4.3. Obscured AGN at High Redshifts,
As mentioned in Section 3, most measurements of black hole accretion at high redshift, , come from optical observations of unobscured sources. This is not only because obscured sources are obviously fainter at most wavelengths, but also because large areas have to be covered in order to survey a significant volume at high redshifts. As can be seen in Figure 19, there is a clear decline in the number of luminous quasars at , although the decline is shallower for X-rays compared to optical surveys, since X-ray selection is less biased [79, 85]. However, it is important to point out that: (i) these results are limited to the highest luminosity sources, erg s−1, which do not represent the average AGN and do not contribute much to the extragalactic XRB  and (ii) only relatively unobscured sources are included. In particular, heavily obscured, Compton-thick, AGN are systematically underrepresented in these surveys. As we will describe, these missing populations can have a significant impact in our understanding of cosmic supermassive black hole growth.
In order to search for the presence of growing supermassive black holes in young galaxies, Treister et al.  stacked X-ray images of galaxy candidates selected based on the optical and near-IR dropout techniques, selected from a sample of 197 galaxies, 151 in the CDF-S and 46 in the CDF-N from Bouwens et al. . Using the 4 Msec Chandra observations of the CDF-S, and the 2 Msec data available on the CDF-N, this corresponds to a total exposure time of ~seconds (~23 years). Significant detections in both the soft and hard X-ray bands were obtained. However, these detections have recently been questioned (after the submission of this paper) by several authors [154–156] due to a possible bias in the background subtraction technique used by Treister et al. While a full discussion is clearly beyond the scope of this paper, we note that a full analysis, using an optimal weighting scheme (as in ), as well as considering the effects of faint, undetected, sources in the background, remains to be done. At a minimum, the results presented below can be considered as upper limits.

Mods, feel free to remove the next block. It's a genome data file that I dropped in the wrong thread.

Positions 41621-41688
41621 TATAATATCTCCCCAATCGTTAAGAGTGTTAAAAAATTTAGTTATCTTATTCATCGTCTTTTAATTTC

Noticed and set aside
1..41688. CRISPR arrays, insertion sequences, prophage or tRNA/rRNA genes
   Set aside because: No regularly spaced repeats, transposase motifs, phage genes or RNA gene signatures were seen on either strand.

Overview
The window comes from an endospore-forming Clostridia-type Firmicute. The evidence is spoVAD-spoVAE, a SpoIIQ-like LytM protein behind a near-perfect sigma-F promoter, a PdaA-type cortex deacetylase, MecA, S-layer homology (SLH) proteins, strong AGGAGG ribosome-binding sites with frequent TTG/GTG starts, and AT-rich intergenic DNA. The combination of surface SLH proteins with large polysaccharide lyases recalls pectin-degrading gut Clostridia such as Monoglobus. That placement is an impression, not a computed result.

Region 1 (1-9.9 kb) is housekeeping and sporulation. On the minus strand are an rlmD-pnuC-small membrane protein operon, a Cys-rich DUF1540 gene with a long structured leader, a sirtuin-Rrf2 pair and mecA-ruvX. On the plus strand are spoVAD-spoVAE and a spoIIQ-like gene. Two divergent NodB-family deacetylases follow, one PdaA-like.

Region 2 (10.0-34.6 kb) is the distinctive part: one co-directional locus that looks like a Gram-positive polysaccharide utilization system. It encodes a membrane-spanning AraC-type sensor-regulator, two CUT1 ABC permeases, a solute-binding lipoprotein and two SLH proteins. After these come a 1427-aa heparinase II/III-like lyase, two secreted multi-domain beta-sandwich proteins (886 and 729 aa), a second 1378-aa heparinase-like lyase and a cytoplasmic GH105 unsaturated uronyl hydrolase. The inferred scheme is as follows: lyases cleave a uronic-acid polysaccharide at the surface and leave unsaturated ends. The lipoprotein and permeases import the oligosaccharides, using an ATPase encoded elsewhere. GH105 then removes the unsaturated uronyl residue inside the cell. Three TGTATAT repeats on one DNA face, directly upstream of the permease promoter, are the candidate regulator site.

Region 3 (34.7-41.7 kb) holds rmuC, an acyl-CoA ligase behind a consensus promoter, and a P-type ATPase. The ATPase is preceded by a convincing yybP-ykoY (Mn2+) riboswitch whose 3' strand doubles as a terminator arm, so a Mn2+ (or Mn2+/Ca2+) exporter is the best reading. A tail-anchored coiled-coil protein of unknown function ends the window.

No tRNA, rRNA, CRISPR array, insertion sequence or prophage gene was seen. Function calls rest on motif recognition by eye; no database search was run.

The corresponding average rest-frame 2–10 keV luminosity, derived from the observed-frame hard band, is erg s−1. Since none of these sources were individually detected in X-rays, at least 30% of the galaxies in this sample likely contain an AGN . Furthermore, there is a factor ~9 difference between the fluxes measured in the observed-frame soft and hard bands. The only explanation for this relatively large flux ratio in the hard-to-soft bands is very high levels of obscuration. As can be seen in Figure 20, at , a minimum column density of cm−2, that is, Compton thick obscuration, is required. Given that this ratio is observed in a stacked X-ray spectrum, this implies that there are very few sources with significantly lower levels of obscuration, which in turn means that these sources must be nearly Compton-thick along most directions (~4π obscuration). Similar sources have also been observed in the local universe  but appear to be rare. Furthermore, for we know that the fraction of obscured AGN increases with decreasing luminosity [92, 104, 117] and increasing redshift [31, 111]. Hence, it is not entirely surprising that the sources studied here, given their low luminosities and high redshifts, are heavily obscured. In fact, the discovery of a Compton-thick AGN at selected using the dropout technique has been recently reported .